Beware the Exploding Champagne Cork12/31/10
FRIDAY, Dec. 31 (HealthDay News) -- Be careful when opening the
champagne bottle on New Year's Eve -- a popped cork can reach a
speed of up to 50 miles per hour, warns an eye expert.
"Incorrect popping of champagne corks is one of the most common holiday-related eye hazards. Anything that travels with such force can have a dangerous effect if it strikes your eye," said Dr. Kuldev Singh, a professor of ophthalmology at the Stanford University School of Medicine, in a news release from the American Academy of Opthalmology (AAO).
Singh, who is also a clinical correspondent for the AAO, added
that "champagne cork injuries can have a devastating impact on your
vision" by leading to problems such as a detached retina, staining
of the cornea and acute glaucoma.
Singh offered the following advice for opening a bottle of
- Chill the bottle to at least 45 degrees F before opening. The
cork of a warm bottle is more likely to pop unexpectedly.
- Do not shake the bottle. Shaking increases the speed at which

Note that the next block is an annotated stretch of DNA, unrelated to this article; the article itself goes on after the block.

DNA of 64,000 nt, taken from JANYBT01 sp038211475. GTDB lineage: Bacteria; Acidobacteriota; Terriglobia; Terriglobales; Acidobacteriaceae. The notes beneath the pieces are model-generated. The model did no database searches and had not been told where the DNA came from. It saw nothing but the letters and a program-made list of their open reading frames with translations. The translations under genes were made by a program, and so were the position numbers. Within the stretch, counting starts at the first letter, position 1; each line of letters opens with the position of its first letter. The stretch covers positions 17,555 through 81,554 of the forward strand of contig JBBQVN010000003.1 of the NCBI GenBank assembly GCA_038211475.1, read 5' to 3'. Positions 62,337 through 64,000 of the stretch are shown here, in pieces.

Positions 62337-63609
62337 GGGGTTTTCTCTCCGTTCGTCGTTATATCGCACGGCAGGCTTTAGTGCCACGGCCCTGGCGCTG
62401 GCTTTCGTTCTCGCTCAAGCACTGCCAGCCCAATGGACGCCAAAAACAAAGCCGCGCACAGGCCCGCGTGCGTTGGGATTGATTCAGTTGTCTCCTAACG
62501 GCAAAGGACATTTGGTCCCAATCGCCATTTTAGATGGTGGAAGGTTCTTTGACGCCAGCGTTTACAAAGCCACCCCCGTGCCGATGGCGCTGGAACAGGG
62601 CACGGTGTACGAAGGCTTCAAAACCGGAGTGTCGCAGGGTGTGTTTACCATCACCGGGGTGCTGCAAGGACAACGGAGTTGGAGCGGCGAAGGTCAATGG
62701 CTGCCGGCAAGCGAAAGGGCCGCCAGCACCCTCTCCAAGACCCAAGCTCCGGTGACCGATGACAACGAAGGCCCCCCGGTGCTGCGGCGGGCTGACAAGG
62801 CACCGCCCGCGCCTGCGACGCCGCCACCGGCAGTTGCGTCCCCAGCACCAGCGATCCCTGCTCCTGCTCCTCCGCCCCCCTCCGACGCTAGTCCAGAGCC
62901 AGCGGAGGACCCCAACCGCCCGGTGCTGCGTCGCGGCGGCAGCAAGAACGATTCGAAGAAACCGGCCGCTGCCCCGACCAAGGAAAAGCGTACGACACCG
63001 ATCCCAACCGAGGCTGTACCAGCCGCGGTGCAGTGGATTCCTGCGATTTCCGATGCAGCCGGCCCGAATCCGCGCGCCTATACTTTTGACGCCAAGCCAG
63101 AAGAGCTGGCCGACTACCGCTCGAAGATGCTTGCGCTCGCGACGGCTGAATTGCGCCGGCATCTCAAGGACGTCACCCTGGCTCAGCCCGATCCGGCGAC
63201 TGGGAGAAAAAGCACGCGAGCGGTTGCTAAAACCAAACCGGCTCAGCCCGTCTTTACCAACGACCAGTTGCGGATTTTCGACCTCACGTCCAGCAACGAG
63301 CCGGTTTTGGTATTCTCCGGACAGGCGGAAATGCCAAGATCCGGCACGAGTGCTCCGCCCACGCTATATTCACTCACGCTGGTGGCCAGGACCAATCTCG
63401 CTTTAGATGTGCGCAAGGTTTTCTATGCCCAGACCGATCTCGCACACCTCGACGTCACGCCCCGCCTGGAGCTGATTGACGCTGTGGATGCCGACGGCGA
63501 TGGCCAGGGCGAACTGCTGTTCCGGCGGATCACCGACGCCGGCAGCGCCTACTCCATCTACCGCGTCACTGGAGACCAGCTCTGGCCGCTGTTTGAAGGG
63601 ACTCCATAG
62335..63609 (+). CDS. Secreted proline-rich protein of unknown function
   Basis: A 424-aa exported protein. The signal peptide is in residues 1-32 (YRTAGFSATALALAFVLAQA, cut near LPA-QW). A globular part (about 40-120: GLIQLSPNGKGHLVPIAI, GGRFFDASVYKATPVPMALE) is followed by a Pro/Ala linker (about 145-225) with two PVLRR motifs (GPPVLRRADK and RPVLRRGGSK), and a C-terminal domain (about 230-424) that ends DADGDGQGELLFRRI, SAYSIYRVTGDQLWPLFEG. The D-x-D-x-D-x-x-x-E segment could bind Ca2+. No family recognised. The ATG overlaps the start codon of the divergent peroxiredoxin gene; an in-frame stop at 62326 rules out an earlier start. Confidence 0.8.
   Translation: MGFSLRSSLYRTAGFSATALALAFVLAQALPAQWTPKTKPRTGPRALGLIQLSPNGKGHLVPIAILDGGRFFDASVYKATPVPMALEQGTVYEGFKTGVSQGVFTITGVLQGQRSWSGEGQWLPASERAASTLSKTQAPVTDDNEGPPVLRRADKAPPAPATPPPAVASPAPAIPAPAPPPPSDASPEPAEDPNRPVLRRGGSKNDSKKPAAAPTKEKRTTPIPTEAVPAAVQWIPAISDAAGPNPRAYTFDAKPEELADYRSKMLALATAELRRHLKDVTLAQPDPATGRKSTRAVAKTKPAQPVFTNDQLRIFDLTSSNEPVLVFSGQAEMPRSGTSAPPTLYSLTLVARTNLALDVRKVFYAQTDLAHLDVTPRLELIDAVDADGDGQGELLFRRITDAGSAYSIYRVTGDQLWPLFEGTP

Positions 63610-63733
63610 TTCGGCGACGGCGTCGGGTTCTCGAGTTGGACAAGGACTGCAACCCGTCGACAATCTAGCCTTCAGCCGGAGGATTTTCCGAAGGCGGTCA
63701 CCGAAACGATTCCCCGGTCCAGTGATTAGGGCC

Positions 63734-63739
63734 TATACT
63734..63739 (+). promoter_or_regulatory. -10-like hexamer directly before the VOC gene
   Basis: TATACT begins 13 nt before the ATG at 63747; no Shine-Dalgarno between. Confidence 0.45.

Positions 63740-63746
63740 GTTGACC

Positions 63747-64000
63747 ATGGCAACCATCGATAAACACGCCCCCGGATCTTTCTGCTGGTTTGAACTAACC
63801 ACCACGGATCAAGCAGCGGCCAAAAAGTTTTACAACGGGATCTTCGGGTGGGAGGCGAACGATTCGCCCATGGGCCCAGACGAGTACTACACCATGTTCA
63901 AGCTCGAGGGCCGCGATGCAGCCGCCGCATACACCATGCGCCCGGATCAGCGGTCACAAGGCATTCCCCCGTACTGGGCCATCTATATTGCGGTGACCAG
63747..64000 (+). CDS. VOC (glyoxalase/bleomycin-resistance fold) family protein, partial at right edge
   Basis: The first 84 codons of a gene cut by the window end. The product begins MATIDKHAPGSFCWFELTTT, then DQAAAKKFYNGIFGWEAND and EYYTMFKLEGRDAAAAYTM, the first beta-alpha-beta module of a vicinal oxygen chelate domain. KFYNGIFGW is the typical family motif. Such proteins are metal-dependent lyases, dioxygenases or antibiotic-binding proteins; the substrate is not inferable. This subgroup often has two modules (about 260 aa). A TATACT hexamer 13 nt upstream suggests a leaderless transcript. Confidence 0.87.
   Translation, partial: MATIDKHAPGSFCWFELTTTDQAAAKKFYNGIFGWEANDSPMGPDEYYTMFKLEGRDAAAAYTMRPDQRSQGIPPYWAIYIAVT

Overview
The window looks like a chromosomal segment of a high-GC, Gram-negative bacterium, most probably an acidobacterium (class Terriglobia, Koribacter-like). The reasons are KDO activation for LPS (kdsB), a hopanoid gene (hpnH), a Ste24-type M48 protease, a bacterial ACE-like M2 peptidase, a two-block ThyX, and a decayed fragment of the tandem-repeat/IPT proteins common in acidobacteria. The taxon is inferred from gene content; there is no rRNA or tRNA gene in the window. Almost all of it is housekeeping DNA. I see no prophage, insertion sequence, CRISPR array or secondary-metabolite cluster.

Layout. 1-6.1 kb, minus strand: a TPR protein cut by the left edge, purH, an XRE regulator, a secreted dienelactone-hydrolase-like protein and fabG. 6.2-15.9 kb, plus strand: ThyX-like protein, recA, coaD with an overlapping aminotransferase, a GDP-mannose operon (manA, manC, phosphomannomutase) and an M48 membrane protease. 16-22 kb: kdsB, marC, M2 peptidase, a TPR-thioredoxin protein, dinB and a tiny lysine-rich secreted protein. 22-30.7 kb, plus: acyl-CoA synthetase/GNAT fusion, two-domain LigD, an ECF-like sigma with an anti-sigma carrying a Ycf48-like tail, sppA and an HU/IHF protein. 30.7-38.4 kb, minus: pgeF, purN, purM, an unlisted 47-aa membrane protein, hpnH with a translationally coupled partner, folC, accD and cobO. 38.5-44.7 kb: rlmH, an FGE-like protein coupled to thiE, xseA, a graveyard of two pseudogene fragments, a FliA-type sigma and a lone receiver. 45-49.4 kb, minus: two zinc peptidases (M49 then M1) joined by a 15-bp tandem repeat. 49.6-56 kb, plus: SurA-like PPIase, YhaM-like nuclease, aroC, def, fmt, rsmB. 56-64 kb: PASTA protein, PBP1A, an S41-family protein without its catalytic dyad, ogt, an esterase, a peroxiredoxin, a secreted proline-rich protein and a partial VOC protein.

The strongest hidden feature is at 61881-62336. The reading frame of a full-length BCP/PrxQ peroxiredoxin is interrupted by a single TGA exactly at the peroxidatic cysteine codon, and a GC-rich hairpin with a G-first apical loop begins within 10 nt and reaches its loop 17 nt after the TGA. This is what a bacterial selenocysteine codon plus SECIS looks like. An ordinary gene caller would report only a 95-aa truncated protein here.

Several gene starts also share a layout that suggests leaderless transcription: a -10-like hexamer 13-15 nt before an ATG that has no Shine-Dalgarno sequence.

the cork leaves the bottle.
- When opening the bottle, hold down the cork with the palm of
your hand while removing the wire hood.
- Point the bottle at a 45-degree angle away from yourself and
- Place a towel over the top and the bottle and grasp the
- Firmly twist the bottle while holding the cork to break the
seal. Keep holding the cork while twisting the bottle and continue
doing so until the cork is almost out of the neck. Maintain
slightly downward pressure on the cork as it breaks free from the
- Never use a corkscrew to open a bottle of champagne or
Prevent Blindness America offers a
home eye safety checklist.
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